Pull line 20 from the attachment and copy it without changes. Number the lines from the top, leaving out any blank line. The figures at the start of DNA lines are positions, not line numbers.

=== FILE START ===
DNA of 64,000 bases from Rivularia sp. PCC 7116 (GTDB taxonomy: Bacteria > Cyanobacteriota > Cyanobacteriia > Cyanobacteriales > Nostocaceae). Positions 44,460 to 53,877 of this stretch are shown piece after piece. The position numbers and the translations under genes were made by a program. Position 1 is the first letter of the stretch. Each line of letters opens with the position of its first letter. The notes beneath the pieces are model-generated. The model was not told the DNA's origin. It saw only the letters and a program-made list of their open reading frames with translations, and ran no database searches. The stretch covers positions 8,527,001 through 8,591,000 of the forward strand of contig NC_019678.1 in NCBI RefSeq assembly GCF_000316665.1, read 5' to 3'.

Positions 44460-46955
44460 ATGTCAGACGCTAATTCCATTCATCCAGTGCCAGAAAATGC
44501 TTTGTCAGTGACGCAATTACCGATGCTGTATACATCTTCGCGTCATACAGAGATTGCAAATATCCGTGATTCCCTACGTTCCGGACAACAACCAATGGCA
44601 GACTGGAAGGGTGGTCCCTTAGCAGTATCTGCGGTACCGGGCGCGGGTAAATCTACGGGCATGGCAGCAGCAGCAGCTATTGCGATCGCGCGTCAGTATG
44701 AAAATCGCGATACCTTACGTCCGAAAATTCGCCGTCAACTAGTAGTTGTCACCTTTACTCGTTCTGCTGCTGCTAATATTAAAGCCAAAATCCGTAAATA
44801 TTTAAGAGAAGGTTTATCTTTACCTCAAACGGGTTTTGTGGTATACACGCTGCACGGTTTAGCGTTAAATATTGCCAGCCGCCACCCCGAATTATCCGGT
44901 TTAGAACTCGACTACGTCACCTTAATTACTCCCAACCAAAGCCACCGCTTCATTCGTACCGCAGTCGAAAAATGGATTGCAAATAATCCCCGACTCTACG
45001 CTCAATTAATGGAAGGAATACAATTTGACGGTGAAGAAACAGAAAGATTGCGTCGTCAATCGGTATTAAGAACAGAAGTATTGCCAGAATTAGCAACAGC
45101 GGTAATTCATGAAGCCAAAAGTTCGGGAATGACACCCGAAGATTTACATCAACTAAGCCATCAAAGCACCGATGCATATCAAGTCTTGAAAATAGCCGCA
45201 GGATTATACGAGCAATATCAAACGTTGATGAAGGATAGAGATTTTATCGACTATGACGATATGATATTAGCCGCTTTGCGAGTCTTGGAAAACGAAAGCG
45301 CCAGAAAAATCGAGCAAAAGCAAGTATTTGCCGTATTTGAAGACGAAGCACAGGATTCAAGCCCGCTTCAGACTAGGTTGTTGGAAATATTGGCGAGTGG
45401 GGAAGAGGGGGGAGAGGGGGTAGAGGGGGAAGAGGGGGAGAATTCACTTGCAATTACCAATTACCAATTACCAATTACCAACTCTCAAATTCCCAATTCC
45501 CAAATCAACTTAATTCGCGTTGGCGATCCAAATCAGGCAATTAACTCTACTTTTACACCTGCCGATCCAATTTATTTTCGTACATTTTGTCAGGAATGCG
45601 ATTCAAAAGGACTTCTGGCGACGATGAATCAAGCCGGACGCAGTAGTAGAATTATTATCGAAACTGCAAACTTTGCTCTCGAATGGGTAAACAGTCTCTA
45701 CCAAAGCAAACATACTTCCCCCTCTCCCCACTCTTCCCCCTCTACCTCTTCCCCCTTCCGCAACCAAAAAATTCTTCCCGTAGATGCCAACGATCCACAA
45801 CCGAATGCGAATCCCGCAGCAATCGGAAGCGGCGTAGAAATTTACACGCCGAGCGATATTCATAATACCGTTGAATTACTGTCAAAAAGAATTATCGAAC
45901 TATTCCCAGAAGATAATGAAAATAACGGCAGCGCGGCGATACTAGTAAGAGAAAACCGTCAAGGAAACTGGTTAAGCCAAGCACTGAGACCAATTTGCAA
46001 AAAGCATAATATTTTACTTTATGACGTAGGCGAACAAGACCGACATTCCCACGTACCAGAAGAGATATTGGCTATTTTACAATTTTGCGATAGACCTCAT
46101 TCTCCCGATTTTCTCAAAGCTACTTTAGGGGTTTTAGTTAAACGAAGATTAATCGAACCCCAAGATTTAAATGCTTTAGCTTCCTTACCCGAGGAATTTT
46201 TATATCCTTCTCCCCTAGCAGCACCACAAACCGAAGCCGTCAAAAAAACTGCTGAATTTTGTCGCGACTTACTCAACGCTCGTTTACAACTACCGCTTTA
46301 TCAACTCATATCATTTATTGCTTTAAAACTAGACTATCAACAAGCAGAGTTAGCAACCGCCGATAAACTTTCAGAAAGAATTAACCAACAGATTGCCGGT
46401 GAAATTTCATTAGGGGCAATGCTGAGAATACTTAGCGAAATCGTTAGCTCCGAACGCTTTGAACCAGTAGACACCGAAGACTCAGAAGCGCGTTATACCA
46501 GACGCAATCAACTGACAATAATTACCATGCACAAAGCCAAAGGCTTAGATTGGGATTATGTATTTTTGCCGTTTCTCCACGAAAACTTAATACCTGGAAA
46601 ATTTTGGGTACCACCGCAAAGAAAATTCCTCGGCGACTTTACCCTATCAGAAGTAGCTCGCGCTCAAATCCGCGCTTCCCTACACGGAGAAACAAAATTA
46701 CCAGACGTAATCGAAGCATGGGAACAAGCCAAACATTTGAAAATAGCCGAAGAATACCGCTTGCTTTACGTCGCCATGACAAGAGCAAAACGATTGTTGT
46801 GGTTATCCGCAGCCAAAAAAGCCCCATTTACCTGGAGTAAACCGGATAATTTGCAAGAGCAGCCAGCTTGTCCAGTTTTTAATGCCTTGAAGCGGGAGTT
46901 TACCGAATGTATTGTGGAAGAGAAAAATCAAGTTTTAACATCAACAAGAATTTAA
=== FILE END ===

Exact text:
46101 TCTCCCGATTTTCTCAAAGCTACTTTAGGGGTTTTAGTTAAACGAAGATTAATCGAACCCCAAGATTTAAATGCTTTAGCTTCCTTACCCGAGGAATTTT